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It may be argued that letting the panic filled person who is running off at the mouth continue his/her rant and they may then lead the group over the cliff, thus causing an important diversion in which you may take care of business. Herds can be useful. How many old westerns have you seen when they run a panicked herd thru the town as cover. Just sayin’, use all tools available.

 

 
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After joining the military, and learning to take one day at a time and deal with each situation as it came, I developed the ability to remain calm in chaotic or dangerous situations. I served a career in the military and now law enforcement and have had to deal with numerous terrible situations, too many to list, and have been able to remain calm, level headed, able to respond appropriately (although critiquing and learning for the next emergency).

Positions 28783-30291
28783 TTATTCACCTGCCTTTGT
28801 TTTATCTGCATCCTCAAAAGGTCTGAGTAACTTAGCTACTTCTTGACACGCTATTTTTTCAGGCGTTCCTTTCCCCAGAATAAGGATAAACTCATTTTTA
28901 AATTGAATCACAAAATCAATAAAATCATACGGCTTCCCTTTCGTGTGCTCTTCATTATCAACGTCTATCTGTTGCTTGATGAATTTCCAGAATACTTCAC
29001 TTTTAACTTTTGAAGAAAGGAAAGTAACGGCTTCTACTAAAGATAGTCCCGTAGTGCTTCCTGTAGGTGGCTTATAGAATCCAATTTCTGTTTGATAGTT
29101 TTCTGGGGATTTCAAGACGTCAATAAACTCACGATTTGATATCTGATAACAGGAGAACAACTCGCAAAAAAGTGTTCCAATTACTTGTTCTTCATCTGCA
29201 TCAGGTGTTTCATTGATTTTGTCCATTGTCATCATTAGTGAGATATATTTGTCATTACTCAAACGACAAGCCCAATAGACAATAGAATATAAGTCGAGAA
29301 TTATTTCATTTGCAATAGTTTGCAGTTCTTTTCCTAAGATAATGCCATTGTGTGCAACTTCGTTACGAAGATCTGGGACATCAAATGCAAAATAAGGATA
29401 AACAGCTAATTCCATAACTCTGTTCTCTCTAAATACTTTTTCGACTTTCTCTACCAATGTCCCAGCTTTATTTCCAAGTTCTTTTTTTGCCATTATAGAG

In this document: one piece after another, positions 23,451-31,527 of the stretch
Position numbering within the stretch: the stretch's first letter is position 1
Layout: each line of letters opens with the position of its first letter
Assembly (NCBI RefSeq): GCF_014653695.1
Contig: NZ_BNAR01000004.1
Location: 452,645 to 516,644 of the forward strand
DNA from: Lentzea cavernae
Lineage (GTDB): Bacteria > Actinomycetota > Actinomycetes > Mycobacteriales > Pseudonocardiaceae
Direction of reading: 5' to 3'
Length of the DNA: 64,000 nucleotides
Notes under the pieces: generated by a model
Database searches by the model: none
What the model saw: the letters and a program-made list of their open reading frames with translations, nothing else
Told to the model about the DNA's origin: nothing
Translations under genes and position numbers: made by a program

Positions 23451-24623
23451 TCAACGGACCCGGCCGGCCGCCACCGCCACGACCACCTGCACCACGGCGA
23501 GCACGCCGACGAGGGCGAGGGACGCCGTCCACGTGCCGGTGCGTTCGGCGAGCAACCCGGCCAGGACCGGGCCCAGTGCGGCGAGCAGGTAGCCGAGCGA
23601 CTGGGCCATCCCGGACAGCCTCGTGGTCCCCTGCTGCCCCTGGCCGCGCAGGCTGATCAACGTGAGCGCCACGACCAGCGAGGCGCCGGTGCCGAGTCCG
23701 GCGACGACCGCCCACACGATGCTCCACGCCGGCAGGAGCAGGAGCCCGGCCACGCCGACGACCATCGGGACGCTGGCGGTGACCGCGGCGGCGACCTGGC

Based on my life experiences I am of the belief that a person can be trained/taught to respond appropriately in emergencies. It helps to have good parents and mentors who realize we don’t go through life without difficulties/accidents/stressful situations and do all they can to prepare the person for them. Too many of our current generation are taught by our culture to depend on others when trouble comes and this pre-programs them to panic when they have to rely on themselves.

 

 
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During extreme danger , the brain filters out information that is not important for coping with the danger, letting in only information necessary for making survival decisions. This filtration process is person dependent, with some people there is little or no filtration and as a result there is sensory overload ( the person freezes up- no decision – no action or erratic behavior)

Erratic behavior happens when there is a rush of adrenaline . Time seems to stand still because the brain is busy filtering every thing out that is not really important at that instant. Training ( such as combat training) helps manage this.

 

 
Does anyone have any examples or experiences to add to this discussion?
Have you witnessed others who were in ‘a panic’?